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Commonly used in mobile apps, navigation pattern is one of the most important aspects that determine the overall user experience and quality of the app. Microsoft has provided a set of design guidelines that rule out how developers should design the navigation in their Windows Phone apps, so that user can achieve the expected user experience. Modeled based on the Microsoft standards, Crosslight sports a sophisticated navigation framework that is designed toward data-oriented UI pattern.

Generally, Crosslight supports navigation patterns such as explained in the following:

  • List navigation, consisted of push and modal navigation.
  • Nested modal navigation, typically used to capture a series of input in multiple screens.
  • Multi-screen navigation, also known as Pivot and Panorama navigation.

Next following illustration visualizes the common navigation patterns supported in Windows Phone apps.

To learn more how to build navigation apps that target Windows Phone and other platforms, see Understanding Crosslight Navigation Services.

Modal and Nested Modal Navigation Support

Modal navigation and nested modal navigation are fully supported by Crosslight for Windows Phone. Nested modal navigation allows you to build wizard-like interface to capture user input that go across multiple screens. Crosslight for Windows Phone conforms to the navigation specification as described in the Designing Consistent Navigation Interface section.

Since the navigation logic is called from the shared application layer – instead of the Windows Phone layer – you use the same way to perform navigation, i.e., calling this. NavigationService.Navigate method in your ViewModel. To learn more about triggering modal navigation and receive the callback, see Performing Modal Navigation.

On this page:

Using List Navigation

To create navigation application in Windows Phone, simply create a new view page class that derive from Intersoft’s PhoneApplicationPage Class. With the specified ViewModel, view page automatically reads the navigation source from the Items property of the ViewModel.

Let assume that you have a ViewModel with the following navigation items.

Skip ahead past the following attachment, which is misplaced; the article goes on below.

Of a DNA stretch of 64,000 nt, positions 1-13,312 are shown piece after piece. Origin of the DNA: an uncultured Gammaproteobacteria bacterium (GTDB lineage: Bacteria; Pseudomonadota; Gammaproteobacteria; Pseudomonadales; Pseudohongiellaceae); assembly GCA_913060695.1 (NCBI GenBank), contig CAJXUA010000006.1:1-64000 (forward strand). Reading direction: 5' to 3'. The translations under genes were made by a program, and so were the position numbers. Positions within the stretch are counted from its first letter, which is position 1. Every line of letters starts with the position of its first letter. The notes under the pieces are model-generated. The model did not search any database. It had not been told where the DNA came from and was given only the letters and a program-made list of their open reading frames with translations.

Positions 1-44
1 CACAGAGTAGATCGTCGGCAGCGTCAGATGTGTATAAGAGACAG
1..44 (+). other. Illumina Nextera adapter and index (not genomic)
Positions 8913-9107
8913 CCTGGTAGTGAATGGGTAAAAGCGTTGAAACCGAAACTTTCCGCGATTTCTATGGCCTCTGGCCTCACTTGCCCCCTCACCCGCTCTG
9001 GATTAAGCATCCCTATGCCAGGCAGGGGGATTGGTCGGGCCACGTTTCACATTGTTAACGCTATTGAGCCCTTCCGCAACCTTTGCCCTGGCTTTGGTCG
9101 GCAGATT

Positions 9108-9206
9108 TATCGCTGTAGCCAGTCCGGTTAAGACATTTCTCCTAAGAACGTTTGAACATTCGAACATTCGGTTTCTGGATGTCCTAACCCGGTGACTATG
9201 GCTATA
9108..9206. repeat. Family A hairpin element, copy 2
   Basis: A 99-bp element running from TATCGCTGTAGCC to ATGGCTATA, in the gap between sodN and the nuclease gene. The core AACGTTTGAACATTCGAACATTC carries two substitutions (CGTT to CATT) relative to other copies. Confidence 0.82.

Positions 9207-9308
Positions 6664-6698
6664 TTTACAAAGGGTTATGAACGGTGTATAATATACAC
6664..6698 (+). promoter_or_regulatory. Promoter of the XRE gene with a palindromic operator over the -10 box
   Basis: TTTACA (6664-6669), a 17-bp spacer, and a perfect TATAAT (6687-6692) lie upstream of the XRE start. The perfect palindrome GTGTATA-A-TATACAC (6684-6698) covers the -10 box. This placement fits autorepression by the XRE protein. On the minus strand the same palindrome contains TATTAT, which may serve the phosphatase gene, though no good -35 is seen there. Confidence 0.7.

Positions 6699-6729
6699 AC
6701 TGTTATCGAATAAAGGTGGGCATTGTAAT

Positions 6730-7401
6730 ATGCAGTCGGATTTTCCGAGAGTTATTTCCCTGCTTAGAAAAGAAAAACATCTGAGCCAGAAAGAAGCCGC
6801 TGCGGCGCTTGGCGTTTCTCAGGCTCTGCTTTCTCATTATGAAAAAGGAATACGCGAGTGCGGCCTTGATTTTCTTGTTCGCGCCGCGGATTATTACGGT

The next step is simply creating a XAML that consumes the ViewModel.

 

Note that you will need to enable NavigationService.EnableItemNavigation in LongListSelector control, or any List control. Also specify the NavigationService.DetailNavigationTarget to target View Model

As seen in the image, when the application runs, Crosslight automatically discovers the navigation source, configures the view grouping style and prepares the list item accordingly to indicate a navigation flow. See the following screenshot for the result.

The NavigationItem Class includes several properties such as title, category, image and the target ViewModel type to navigate. To learn more about NavigationItem Class and the basic of navigation concept in Crosslight, see Designing Consistent Navigation Interface.

Using Tabbed Navigation

Aside from list navigation, tabbed navigation is also a common navigation pattern in mobile apps. In Windows Phone, tabbed navigation is introduced in a new fashion with two new types of Page, called as Pivot and Panorama page. Crosslight provides a specialized Pivot page that supports ViewModel. The specialized pivot automatically reads the navigation source from the Items property of the ViewModel. Selection-related properties are automatically synchronized in two-way mode, allowing you to change selected pivot page from within the ViewModel.

The following code shows how to define the navigation items in the ViewModel. Notice that the class derives from MultiPageViewModelBase Class instead of ViewModelBase Class.

The next step is simply creating a XAML class that consumes the ViewModel.

The code behind

This illustration is the result of code above,

As illustrated, the Pivot page will produce pivot item as much as user need. Often times, you want to control the selection from the ViewModel. For instance, you would like to navigate the screen to the second tab when user tapped on a button. This can be easily done by implementing the PhonePivotPage Class.

Cuztomizing Navigation Parameter

Crosslight for Windows Phone natively supports most of the parameter exposed in the NavigationParameter Class which can be optionally passed to the navigation service.Following list describes the properties that affect the navigation behaviors in Windows Phone:

  • NavigationMode
    Specifies the navigation mode to apply to the navigation session. Supported values: Push and Modal. The default value is Push.
  • Animated
    Indicates whether the animation transition should be applied when navigating. The default value is true.
  • ModalTransitionStyle
    Specifies the transition style when performing modal navigation. Supported values: Default, Slide, Flip, Fade and Curl. By default, the value is chosen based on the mobile platform standard UI guidelines.
  •  CommandId
    Specifies an identifier to the command that invoke the navigation. This is an optional value and is meant to provide a way for developers to recognize a particular command that raise the navigation then perform additional actions based on the identifier.

For most cases, you can create a new instance of NavigationParameter Class and set the properties that you desire, then pass it to the Navigate method overload that accepts navigation parameter. This is the easiest and standard way to perform navigation with customized behaviors.

For more information about the fundamentals of Crosslight navigation, see Designing Consistent Navigation Interface.